Microenvironmental Regulation of Tumor Angiogenesis: Biological and Engineering Considerations

  • David W. Infanger
  • Siddharth P. Pathi
  • Claudia Fischbach
Part of the Biological and Medical Physics, Biomedical Engineering book series (BIOMEDICAL)


Tumor angiogenesis is fundamental to tumor growth and metastasis, and antiangiogenic therapies have been developed to target this process. However, the clinical success of these treatments has been limited, which may be due, in part, to an incomplete understanding of cell–microenvironment interactions and their role in tumor angiogenesis. Traditionally, two-dimensional (2D) culture approaches have been used to study tumor progression in vitro, but these systems fail to faithfully recreate tumor microenvironmental conditions contributing to tumor angiogenesis in vivo. By integrating cancer biology with tissue engineering and drug delivery approaches, the development of biologically inspired tumor models has emerged. Such 3D model systems allow studying the specific role of soluble factor signaling, cell–extracellular matrix (ECM) interactions, cell–cell interactions, mechanical cues, and metabolic stress. This chapter discusses specific biological and engineering design considerations for tissue-engineered tumor models and highlights their application for defining the underpinnings of tumor angiogenesis.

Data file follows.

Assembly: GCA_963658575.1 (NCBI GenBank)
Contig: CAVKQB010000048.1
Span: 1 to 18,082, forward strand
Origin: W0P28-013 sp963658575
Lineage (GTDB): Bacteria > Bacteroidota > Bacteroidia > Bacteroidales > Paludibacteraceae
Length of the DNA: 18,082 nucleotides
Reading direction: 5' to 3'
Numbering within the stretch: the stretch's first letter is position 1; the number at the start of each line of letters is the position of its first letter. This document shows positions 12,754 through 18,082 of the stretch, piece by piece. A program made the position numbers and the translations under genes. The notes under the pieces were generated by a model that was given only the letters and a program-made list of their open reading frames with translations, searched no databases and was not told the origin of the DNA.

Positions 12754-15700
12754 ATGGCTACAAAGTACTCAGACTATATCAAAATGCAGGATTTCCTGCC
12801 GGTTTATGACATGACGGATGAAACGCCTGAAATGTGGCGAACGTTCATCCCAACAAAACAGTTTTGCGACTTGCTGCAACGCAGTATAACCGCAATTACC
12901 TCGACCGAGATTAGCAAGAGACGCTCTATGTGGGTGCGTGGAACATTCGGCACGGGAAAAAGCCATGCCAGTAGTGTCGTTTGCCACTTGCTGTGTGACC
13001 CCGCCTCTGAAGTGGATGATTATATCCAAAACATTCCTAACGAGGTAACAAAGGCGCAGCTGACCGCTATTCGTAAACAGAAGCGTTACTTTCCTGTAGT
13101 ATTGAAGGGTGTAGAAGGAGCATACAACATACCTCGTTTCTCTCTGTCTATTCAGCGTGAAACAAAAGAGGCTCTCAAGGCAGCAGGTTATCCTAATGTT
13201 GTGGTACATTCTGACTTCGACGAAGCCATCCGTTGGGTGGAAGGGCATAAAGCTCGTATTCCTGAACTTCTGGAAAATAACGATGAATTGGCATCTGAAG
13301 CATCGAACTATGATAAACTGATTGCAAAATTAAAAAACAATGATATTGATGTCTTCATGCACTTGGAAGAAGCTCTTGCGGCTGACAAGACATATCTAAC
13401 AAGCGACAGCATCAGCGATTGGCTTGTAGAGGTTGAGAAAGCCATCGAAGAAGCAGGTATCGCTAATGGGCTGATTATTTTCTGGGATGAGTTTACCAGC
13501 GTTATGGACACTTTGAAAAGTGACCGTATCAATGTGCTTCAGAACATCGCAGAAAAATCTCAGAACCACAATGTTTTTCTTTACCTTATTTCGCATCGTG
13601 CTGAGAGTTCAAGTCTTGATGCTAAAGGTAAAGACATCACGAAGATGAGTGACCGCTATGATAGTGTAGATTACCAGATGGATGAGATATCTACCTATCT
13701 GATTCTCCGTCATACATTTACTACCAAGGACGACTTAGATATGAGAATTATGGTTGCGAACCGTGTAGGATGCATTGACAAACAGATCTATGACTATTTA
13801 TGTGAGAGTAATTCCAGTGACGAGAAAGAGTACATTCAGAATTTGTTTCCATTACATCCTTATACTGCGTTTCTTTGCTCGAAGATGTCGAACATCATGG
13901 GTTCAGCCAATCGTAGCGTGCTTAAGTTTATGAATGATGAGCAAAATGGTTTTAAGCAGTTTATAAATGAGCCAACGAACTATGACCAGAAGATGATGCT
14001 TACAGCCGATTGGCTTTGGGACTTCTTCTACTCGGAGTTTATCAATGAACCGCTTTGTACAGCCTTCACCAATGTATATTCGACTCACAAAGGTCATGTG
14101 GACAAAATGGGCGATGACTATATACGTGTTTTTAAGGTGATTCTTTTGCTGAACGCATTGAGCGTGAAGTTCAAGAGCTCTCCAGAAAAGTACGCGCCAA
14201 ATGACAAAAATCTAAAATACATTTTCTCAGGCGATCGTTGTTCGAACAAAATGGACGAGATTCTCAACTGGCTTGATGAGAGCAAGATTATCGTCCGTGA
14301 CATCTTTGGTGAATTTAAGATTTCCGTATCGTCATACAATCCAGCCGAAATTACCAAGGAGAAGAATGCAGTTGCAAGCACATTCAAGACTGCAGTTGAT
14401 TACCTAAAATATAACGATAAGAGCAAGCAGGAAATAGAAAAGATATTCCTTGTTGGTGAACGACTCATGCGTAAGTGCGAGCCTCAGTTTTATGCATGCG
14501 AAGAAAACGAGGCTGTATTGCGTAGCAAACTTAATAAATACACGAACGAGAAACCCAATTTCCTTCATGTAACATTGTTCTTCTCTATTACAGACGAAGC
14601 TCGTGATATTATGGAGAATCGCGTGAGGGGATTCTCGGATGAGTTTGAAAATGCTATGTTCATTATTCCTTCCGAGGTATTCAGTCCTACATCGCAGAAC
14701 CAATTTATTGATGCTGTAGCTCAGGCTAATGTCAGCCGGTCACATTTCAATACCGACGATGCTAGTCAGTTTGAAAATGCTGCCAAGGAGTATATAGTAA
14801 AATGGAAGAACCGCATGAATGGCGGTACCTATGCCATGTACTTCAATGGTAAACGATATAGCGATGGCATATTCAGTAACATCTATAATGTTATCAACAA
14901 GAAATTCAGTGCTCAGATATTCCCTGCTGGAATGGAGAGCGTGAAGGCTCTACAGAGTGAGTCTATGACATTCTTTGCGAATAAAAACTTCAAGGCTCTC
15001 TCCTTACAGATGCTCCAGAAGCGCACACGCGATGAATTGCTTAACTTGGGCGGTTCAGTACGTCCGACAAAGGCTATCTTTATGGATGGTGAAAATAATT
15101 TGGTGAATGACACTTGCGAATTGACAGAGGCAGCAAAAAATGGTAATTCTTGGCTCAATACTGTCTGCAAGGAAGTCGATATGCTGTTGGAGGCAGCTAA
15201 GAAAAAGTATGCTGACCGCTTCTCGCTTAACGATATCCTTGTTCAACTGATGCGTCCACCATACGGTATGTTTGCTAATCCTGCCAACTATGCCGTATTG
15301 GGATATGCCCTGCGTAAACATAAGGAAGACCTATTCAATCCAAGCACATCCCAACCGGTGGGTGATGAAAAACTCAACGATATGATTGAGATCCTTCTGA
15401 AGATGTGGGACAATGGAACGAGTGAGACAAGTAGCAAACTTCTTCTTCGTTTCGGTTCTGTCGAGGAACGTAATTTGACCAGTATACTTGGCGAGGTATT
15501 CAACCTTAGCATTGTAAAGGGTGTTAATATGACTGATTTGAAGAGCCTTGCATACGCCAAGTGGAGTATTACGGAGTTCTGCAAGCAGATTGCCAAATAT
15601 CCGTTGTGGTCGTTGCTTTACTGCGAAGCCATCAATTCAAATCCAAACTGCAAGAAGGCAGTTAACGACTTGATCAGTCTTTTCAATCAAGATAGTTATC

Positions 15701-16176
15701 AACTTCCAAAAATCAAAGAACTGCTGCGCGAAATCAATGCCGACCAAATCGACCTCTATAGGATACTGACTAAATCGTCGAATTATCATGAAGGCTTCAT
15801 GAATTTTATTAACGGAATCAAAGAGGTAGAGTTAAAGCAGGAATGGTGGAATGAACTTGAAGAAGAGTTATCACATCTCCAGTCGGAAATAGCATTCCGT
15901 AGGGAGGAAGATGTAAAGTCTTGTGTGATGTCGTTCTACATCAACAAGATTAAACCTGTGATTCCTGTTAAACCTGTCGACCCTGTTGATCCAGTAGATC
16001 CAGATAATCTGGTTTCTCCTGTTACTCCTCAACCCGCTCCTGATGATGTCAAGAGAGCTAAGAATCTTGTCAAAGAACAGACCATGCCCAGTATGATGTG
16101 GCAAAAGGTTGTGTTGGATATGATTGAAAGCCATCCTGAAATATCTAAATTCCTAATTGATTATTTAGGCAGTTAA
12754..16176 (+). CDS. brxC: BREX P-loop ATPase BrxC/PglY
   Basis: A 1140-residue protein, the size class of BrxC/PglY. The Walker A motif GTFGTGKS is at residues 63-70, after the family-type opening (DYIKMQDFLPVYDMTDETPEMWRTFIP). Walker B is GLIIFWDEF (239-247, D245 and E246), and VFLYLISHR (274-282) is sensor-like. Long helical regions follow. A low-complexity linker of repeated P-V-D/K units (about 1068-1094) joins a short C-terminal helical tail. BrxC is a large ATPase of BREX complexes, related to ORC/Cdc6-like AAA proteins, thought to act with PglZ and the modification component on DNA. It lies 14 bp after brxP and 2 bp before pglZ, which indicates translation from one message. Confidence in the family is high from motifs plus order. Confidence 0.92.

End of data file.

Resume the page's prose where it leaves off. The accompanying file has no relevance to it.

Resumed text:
Vascular Endothelial Growth Factor Tumor Angiogenesis Antiangiogenic Therapy Vascular Endothelial Growth Factor Signaling Proangiogenic Factor 
These keywords were added by machine and not by the authors. This process is experimental and the keywords may be updated as the learning algorithm improves.



The authors thank Emily Brooks and Daniel Brooks from Cornell University for their help with the editing of this chapter and acknowledge funding from the Cornell Nanobiotechnology Center (supported by the STC Program of the National Science Foundation under Agreement No. ECS-9876771), the Morgan Fund for Tissue Engineering, NIH (RC1 CA146065, 1U54 CA143876-01), and NSF (graduate research fellowship for SPP).


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Copyright information

© Springer Science+Business Media, LLC 2011

Authors and Affiliations

  • David W. Infanger
  • Siddharth P. Pathi
  • Claudia Fischbach
    • 1
  1. 1.Department of Biomedical EngineeringCornell UniversityIthacaUSA

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